The Outback Salute

If you’ve done any driving in the more remote areas of Oz then you’d know that as you pass a car coming from the other direction it is regular practice to wave, raise a hand or in some way offer a ‘g’day’.

However I have been getting in trouble lately from my lovely wife for failing to wave sufficiently often and appearing rude or uncaring (possibly because I am). Its quite ironic because a) we have no idea who we are waving to b) given we are travelling in opposite directions we will be unlikely to ever cross paths again…

But apparently you still need to wave…

So I have been experimenting with a variety of wave techniques, from the single raised finger (no not that one), to the army salute to the full blown ‘across the crowd – best friend I haven’t seen since high school’ wave. This one has caused a little embarrassment to Mrs Co-pilot who would prefer I wave in a more regular manner.

So I am wondering… am I the only reluctant waver out there, or are there others?…

Is it rude not to wave?…

Does anybody really care?…

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16 thoughts on “The Outback Salute

  1. Hamo – in most parts a single finger, raised casually from the steering wheel as you pass is considered acceptable. It is actually part of the road courtesy of the outback that arose from the fact that there was often so few travellers that the chances are it was a neighbour passing – even though you don’t recognise the car.

    By extension, everyone is your neighbour (can’t believe I have to tell that to YOU!) and thus you extend the courtesy to all those you pass – even though you may never see them again. After I lived outback I used to get weird looks in the city for the ingrained habit.

    Also slowing down to drop your dust when you pass by someone stopped by the side of the road (and stopping to check they are ok) is considered appropriate.

  2. We don’t do emotions in GB- neither do we have large areas of outback. In country areas, it is acceptable to lift a finger slightly from the steering wheel or to nod the head about 30 degrees, or even raise the eyebrows. It is frowned upon to express much more than that.

    Bill Bryson’s book ‘Notes from a small island’ says that in Northern British rural areas to do that is a sign that you may be accepted (we do even less emmotion in the North).

  3. Have fun mate. I always try and annoy the wife by tring different waves, tipping the hat and even poking out the tongue.

  4. Waves are fun. My only venture north saw me oft sat next to a UK ex-pat (very decent drummer!) who teased me about my obsession with acknowledging every single other vehicle, pedestrian, cyclist and bullock we came across when I was driving.

    Slowing down to drop the dust level is also a very courteous gesture – thanks for the reminder Gren.

    I did the same thing when I was in Perth some time ago – I would do a quick ‘nod & g’day’ thing to most people I passed on Hay St. Some strange reactions!!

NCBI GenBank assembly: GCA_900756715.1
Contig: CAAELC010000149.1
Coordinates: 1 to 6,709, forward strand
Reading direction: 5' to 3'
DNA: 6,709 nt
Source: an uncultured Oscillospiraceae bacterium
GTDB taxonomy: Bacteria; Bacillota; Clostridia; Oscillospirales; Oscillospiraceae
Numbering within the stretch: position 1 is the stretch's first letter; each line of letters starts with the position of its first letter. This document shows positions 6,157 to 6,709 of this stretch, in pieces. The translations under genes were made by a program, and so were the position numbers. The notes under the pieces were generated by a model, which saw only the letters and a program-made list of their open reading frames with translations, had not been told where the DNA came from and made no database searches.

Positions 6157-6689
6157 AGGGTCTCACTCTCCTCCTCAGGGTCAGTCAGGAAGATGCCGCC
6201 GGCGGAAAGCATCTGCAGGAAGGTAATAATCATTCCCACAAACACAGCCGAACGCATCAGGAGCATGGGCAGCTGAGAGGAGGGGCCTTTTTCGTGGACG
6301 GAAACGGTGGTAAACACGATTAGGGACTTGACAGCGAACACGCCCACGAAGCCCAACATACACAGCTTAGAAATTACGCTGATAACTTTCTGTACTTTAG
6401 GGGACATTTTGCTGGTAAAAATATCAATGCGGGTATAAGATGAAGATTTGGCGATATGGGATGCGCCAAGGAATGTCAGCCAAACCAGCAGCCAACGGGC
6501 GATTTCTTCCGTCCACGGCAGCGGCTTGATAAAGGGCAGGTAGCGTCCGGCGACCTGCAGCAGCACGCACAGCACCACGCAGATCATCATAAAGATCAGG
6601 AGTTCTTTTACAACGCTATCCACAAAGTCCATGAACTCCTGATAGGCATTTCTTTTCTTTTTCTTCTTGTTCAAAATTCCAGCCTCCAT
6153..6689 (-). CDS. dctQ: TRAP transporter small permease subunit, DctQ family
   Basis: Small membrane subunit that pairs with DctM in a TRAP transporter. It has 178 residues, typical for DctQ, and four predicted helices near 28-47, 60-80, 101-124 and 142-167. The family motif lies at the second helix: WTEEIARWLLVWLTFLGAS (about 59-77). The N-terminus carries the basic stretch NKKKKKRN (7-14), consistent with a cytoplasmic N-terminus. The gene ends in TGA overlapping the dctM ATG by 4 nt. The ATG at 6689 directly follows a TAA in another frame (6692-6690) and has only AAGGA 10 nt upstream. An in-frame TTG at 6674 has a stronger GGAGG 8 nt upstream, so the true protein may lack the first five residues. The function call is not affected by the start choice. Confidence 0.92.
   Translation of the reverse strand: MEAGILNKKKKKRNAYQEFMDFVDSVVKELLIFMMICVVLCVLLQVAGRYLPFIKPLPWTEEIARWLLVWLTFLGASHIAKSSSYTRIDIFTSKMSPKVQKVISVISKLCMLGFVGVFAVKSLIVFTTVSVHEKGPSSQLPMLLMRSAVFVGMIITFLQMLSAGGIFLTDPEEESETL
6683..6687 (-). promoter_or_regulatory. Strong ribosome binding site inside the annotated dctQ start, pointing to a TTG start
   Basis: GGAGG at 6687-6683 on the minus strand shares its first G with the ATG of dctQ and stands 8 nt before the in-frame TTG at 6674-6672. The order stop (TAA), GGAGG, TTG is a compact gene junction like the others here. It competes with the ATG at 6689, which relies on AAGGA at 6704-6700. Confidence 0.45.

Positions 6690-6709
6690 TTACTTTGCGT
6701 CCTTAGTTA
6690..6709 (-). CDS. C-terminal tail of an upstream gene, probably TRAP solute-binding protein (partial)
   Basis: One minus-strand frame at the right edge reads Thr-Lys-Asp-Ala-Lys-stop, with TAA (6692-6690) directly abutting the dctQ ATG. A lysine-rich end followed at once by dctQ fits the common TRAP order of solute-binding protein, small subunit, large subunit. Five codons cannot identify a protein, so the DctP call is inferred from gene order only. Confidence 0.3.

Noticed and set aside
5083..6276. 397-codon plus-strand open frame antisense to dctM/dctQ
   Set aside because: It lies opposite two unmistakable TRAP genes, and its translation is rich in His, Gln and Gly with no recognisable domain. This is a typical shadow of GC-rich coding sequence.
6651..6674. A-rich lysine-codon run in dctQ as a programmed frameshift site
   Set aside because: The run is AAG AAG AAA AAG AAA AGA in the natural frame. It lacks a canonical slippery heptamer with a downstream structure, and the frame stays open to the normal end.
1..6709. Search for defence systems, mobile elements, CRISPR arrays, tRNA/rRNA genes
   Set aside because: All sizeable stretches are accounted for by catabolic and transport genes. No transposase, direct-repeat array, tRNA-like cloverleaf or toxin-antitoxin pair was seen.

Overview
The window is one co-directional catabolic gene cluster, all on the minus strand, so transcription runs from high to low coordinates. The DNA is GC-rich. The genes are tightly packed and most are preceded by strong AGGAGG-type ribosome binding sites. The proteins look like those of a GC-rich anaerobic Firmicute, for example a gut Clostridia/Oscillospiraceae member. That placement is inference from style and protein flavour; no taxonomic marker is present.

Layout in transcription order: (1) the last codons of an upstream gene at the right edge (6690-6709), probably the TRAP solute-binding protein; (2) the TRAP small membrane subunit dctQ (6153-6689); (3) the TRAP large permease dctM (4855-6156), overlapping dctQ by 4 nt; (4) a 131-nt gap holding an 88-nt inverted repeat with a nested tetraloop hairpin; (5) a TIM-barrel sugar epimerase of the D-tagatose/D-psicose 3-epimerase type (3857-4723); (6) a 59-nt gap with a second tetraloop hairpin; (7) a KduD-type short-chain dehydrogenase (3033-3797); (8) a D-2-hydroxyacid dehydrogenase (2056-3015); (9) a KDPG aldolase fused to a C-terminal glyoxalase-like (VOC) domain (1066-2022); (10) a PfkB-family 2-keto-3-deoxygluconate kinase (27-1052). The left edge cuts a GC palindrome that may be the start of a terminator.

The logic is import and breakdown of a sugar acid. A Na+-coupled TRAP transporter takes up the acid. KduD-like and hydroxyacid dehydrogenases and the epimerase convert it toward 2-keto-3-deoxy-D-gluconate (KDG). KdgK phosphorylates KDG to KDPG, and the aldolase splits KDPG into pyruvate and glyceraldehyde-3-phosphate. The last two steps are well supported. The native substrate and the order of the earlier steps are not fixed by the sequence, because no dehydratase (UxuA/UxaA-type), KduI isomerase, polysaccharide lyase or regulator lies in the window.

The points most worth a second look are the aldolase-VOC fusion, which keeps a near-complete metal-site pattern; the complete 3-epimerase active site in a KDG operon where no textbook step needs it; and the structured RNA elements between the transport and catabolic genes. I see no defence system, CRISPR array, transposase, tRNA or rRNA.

(mind you, I get strange reactions even when I’m just standing there, so no real surprise there)

  5. I know the etiquette! I am just not convinced I can be bothered 🙂

    The one finger doesn’t work for me as my steering wheel sits too low. I do it often and Danelle laughs at me as if say ‘whats the point of that!?’

    And fair enough!

  6. It’s un-Australian not to do the wave.

    When we crossed the Nullabor last year I was disappointed when I didn’t get a wave from some people.

  7. ah, the rural wave

    we’ve learned all about this as part of our seachange/treechange education

    it extends to the ferryman here too, everyone waves as they drive on and off – i guess it’s a gesture of acknowledgement and appreciation all in one (without them we’d have a bit of a swim!)

    mr x is a fan of the wave, me not so much

    perhaps my years of commuting on city trains taught me that when you are travelling you don’t communicate with fellow travellers, otherwise they think you’re weird – here its the other way around, if you don’t wave etc, they think you’re weird

  8. I moved to the Wheatbelt from Perth just over a year ago and didn’t understand why I had to wave at EVERYONE. My husband said it was just polite but I’ve found it’s usually tourists with caravans that I pass and they don’t wave anyway. If you waved in Perth then you’d have your finger permanently raised.

  9. hamo,

    my dad and I had this discussion on one particular trip… in his “dad humour” kind of way he settled on the following:

    – keep driving hand/s on the wheel

    – raised pinky finger to vertical (ala dr evil) without removing hand/s from wheel

    – lower pinky

    he seemed to think this was fine… i thought he was goose; in fact i may have called him a knob! 😉

    from that point i chose to ride in the back so that passersby would not associate me with him! 😉

  10. on comming car …

    flash your lights – they think camera or police up ahead, they smile and wave at you thinking what a good deed .. your hands have never left the wheel and companionship has been shared – brothers in arms.

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